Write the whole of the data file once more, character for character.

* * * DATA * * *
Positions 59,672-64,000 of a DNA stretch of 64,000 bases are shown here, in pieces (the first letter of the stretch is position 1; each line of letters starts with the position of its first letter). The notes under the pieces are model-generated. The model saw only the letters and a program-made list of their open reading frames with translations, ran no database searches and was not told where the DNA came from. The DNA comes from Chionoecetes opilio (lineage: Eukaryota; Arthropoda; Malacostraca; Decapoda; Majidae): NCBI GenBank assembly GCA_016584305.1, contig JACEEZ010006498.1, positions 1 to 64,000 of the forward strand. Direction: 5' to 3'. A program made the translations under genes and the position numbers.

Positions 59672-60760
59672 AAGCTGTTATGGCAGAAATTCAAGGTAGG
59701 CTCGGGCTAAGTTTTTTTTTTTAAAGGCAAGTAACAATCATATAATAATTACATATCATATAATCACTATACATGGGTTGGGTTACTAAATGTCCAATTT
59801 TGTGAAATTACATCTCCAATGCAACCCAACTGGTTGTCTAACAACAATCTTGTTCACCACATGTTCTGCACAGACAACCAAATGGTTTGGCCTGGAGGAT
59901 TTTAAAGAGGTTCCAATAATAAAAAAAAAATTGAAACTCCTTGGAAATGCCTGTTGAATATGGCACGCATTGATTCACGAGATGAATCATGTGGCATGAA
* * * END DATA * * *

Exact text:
Positions 59,672-64,000 of a DNA stretch of 64,000 bases are shown here, in pieces (the first letter of the stretch is position 1; each line of letters starts with the position of its first letter). The notes under the pieces are model-generated. The model saw only the letters and a program-made list of their open reading frames with translations, ran no database searches and was not told where the DNA came from. The DNA comes from Chionoecetes opilio (lineage: Eukaryota; Arthropoda; Malacostraca; Decapoda; Majidae): NCBI GenBank assembly GCA_016584305.1, contig JACEEZ010006498.1, positions 1 to 64,000 of the forward strand. Direction: 5' to 3'. A program made the translations under genes and the position numbers.

Positions 59672-60760
59672 AAGCTGTTATGGCAGAAATTCAAGGTAGG
59701 CTCGGGCTAAGTTTTTTTTTTTAAAGGCAAGTAACAATCATATAATAATTACATATCATATAATCACTATACATGGGTTGGGTTACTAAATGTCCAATTT
59801 TGTGAAATTACATCTCCAATGCAACCCAACTGGTTGTCTAACAACAATCTTGTTCACCACATGTTCTGCACAGACAACCAAATGGTTTGGCCTGGAGGAT
59901 TTTAAAGAGGTTCCAATAATAAAAAAAAAATTGAAACTCCTTGGAAATGCCTGTTGAATATGGCACGCATTGATTCACGAGATGAATCATGTGGCATGAA